“I doubt he’ll be coming to the ranch any time soon,” President Bush told NBC last week, referring to Chirac, who recently broke the ice with a 20-minute telephone conversation with Bush, which was described by the White House as “businesslike.”

Bush also hinted at Washington’s deeper suspicions about France’s strategy.

“Hopefully, the past tensions will subside and the French won’t be using their position within Europe to create alliances against the United States, or Britain or Spain or any of the new countries that are the new democracies in Europe.”

New resolution
According to one proposal circulating within the administration, Washington wants an interim Iraq government, with responsibility for oil sales, up and running by June. The plan would offer the sop of a consultative role to a U.N. representative chosen by Annan.

In reality, the plan — which would require a fresh resolution — would further sideline the United Nations by unhitching the Security Council from its role as administrator of Iraq’s oil sales.

Washington is squaring for another tough fight on the Security Council to win endorsement for the plan, using its considerable muscle as the de facto power on the ground.

“The U.S. is going to get most of what it wants,” one U.N. official predicted. “They won the war; who is going to stand in their way in the Security Council?”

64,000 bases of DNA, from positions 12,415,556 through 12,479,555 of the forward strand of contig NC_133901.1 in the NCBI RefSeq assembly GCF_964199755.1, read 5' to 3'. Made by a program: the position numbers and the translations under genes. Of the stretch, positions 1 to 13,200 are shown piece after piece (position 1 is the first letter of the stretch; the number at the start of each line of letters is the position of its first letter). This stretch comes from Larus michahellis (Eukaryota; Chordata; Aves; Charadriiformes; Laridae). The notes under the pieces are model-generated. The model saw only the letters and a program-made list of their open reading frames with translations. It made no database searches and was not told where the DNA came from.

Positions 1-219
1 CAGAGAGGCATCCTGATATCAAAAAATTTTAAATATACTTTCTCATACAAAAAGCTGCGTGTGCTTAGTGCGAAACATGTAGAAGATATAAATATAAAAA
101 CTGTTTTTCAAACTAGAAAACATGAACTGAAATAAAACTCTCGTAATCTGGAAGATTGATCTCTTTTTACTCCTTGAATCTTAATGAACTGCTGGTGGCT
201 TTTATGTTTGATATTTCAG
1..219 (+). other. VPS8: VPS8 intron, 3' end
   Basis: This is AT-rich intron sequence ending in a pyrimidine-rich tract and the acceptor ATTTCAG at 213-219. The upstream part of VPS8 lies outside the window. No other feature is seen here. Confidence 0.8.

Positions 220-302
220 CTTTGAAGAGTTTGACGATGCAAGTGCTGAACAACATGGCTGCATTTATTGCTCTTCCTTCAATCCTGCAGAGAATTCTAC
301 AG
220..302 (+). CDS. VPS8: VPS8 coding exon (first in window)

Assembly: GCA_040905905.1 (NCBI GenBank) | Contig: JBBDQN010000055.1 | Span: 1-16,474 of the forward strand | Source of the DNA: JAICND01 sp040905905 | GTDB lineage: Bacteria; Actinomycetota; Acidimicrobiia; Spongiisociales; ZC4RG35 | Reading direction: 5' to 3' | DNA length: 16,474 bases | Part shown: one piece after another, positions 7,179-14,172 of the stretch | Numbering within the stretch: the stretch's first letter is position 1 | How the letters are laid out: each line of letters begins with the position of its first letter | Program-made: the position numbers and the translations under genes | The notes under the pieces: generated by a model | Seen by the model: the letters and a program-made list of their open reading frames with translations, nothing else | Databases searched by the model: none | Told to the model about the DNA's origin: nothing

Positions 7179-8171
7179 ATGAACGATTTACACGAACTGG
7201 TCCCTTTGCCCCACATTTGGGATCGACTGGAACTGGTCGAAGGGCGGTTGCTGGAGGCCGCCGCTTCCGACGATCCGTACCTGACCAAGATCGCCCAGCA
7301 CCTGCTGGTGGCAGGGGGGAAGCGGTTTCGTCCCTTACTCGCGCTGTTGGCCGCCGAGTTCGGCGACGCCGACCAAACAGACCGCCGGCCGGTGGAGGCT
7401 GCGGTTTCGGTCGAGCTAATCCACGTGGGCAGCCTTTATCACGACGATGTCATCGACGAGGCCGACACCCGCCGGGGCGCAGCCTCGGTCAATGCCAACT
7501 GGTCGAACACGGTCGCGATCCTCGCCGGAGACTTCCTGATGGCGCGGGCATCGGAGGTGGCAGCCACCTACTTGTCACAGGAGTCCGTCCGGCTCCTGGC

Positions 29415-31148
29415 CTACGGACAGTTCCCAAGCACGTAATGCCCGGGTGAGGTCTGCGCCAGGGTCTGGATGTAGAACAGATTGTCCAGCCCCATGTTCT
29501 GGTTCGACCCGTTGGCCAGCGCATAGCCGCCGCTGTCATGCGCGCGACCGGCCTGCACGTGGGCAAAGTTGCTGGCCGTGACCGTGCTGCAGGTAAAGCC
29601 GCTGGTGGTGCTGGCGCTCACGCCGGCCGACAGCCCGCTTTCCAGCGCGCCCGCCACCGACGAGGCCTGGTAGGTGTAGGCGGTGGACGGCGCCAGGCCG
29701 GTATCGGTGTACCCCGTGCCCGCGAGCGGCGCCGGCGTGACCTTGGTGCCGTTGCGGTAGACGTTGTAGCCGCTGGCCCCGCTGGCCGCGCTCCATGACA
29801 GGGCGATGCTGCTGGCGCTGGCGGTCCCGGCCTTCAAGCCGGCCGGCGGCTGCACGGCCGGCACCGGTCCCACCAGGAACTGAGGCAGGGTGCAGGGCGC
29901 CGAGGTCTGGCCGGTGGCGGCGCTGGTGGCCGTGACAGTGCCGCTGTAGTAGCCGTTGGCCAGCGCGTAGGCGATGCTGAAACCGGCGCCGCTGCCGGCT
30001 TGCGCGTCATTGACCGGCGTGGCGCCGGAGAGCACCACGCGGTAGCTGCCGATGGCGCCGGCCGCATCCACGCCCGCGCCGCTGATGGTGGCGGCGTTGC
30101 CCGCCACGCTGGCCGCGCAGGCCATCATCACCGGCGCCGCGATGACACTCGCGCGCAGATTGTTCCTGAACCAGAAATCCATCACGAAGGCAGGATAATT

A spokesman for Annan said he will take his guidance from the council, although the secretary general would like to find a way to rebuild the unity of the council following the divisive prewar debate.

Overall, the secretary-general feels “there would be greater legitimacy in the eyes of the Iraqi people and of Iraq’s neighbors if there was some sort of U.N. involvement in the political process in terms of finding a new leadership for the Iraqi people,” the spokesman said.

Blair's credits
Annan’s strongest ally may be Britain, which has socked away a trove of credits with the Bush administration.

Prime Minister Tony Blair is riding high after his alliance with Bush — at the expense of European unity and domestic support — was rewarded by a swift victory with minimal casualties.

But the British leader would like to mend relations with his European partners, especially France and Germany, to fortify the European Union. And he wants to salve the still-raw wounds after a rancorous debate in his own Labor Party by recommitting himself to the United Nations.